Meantime BP is preparing the detailed plans and procedures for operating and maintaining the drilling rig, and for drilling the wells. The company is also in the process of assembling the team that will do the drilling.

“We’re now in the process of building the … well operations team,” Luoma said. “… We’re currently in the process of getting the team in place and starting the training. This will clearly be one of the most capable ERD teams operating anywhere around the world.”

On-site training

Once the drilling rig has been commissioned the team will spend about 90 days on the rig, going through extended on-site training and focusing on the key aspects of drilling extended reach wells.

“We’ll also drill and complete a cuttings re-injection well in that period,” Luoma said. “And once we deem that that team is ready to start the first ERD well, we’ll authorize that well to start the program. We think that’ll be in the 2Q of next year, about one year from now.”

BP plans to drill up to six ultra extended reach wells to hit targets 2 miles underground, anywhere from 6 to 8 miles from the surface well location at Endicott. The drilling plans involve drilling downwards from the Endicott satellite island and then deviating the wells to the east into near horizontal configurations. Then, as the drill bits grind their way close to the Liberty field location, the drillers will deviate the wells down into the reservoir.

In the summer of 2008 CGGVeritas conducted a high-resolution 3-D seismic survey along the drilling corridor between Endicott and Liberty using a water-bottom cable technique, to provide the subsurface information that is essential to the planning of these difficult wells. The data from that survey have been processed and delivered to BP, Luoma said.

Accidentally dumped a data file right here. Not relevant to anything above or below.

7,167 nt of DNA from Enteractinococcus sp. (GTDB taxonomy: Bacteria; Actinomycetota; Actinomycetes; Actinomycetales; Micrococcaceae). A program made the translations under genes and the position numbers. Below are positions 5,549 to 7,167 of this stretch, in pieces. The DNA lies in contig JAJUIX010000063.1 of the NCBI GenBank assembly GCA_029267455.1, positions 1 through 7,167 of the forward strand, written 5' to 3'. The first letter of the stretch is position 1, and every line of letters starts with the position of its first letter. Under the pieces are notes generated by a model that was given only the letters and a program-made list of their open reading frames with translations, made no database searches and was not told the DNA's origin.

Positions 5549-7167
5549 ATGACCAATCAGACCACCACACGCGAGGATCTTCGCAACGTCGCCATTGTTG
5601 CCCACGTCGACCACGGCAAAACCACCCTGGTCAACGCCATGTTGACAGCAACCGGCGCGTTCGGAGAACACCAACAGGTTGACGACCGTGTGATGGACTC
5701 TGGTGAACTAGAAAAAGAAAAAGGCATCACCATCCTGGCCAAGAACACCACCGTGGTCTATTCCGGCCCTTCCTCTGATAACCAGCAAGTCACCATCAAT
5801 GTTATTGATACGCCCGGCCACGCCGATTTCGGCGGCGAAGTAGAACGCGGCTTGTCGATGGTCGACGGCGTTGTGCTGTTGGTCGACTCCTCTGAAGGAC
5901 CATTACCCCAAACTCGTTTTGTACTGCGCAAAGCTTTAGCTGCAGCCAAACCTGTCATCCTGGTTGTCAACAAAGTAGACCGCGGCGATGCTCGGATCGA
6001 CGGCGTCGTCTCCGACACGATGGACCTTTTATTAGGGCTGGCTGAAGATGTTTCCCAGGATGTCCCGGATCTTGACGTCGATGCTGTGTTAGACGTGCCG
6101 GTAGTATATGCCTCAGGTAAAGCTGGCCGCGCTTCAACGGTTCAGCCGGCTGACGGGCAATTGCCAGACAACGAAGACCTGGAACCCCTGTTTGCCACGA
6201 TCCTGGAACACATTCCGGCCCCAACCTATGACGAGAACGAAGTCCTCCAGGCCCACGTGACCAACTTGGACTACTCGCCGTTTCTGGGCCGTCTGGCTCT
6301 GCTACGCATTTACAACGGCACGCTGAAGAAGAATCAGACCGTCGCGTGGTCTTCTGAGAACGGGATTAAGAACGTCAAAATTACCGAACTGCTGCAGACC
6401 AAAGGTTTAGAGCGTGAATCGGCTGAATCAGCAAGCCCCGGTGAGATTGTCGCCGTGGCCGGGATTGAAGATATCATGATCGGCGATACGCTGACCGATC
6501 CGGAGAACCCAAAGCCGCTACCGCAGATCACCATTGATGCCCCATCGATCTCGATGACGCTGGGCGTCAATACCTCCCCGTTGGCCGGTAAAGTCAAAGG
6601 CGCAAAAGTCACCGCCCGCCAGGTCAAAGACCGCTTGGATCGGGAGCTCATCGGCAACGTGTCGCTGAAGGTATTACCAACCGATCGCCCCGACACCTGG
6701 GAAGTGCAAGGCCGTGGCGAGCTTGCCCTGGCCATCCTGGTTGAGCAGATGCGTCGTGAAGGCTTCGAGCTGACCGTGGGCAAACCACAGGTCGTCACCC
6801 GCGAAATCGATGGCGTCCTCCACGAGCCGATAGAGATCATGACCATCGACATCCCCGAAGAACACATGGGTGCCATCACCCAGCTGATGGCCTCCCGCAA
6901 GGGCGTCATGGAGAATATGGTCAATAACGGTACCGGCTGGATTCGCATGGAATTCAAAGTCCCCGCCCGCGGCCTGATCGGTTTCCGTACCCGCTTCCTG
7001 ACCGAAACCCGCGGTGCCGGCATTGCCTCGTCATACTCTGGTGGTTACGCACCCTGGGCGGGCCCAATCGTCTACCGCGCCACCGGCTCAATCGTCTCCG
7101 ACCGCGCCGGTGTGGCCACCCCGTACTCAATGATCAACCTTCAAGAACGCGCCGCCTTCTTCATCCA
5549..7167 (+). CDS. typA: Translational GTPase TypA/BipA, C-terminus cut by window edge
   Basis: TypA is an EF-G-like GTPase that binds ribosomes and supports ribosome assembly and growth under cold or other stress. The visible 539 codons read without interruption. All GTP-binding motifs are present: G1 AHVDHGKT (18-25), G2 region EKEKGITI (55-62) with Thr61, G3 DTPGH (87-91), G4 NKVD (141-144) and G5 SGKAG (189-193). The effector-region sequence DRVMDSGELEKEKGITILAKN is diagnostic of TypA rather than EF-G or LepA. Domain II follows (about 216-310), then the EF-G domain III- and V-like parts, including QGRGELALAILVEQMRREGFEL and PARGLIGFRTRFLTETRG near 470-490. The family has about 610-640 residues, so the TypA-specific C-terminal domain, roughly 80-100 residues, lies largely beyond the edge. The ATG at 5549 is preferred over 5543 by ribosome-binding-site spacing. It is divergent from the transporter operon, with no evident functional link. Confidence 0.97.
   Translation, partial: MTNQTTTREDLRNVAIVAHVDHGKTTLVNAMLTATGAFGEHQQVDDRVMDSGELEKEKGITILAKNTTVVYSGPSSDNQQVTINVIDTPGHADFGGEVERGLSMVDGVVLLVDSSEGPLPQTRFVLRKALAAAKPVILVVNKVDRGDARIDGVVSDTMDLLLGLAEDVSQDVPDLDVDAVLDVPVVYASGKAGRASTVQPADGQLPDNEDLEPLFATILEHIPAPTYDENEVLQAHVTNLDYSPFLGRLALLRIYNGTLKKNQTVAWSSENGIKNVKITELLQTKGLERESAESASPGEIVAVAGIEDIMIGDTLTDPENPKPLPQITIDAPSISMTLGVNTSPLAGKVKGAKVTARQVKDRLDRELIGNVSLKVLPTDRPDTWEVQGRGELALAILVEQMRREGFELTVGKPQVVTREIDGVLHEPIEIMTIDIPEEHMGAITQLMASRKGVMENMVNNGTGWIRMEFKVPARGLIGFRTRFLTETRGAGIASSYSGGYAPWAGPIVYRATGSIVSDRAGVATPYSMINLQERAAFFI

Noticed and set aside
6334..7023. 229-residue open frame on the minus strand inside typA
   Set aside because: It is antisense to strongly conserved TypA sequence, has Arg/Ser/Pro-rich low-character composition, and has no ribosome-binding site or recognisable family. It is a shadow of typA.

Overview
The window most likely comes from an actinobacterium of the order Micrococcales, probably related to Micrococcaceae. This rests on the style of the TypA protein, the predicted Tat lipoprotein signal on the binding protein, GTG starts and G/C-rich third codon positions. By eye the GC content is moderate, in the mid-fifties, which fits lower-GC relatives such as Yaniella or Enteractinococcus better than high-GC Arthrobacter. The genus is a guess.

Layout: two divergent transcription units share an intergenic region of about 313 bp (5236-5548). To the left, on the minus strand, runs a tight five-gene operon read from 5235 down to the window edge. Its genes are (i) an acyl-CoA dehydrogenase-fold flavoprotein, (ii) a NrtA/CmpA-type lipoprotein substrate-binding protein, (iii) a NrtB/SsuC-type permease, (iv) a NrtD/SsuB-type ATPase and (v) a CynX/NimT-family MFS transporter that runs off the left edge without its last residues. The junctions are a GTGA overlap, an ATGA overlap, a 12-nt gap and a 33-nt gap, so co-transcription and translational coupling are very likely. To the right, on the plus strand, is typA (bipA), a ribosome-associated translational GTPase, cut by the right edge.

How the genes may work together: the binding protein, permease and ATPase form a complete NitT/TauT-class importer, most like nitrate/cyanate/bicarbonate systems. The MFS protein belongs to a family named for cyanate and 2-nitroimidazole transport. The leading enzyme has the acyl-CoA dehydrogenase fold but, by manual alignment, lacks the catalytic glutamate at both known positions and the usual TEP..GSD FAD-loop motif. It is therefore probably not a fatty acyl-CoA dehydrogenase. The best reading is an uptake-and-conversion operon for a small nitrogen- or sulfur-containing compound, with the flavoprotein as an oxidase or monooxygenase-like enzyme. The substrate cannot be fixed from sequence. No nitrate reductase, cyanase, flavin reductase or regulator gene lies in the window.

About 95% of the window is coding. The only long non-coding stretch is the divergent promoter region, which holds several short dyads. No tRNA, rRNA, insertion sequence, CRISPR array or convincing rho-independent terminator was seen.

Drilling complexities

And at an April 22 meeting of the Alaska Geological Society, BP development geologist Steve Jones explained some of the complexities that the drillers will face.

Jones said that for the well planning, in addition to using data from the 2008 seismic survey, BP commissioned Savant Resources to log the subsurface above the oil prospect in the Kupcake well that Savant recently drilled near Liberty.

The Liberty drilling will use rotary steerable technology, involving a rotating drill string that turns a drill bit, controlled from the surface through a communications technique that involves sending signals in the form of pressure pulses through the drilling mud. The composition of the mud itself has to be designed to work in the very long wells without causing pressure shocks that might damage the rock above the well bore, Jones explained. A single well will likely take about 180 days to drill, he said.

Some of the well casing, the steel tubing installed in the well bore, will be run into the well using conventional techniques, while some will be floated in, with air at the bottom of the casing string and mud at the top. During drilling, friction-reducing devices on the drill pipe will help the pipe turn and move inside the casing, Jones said.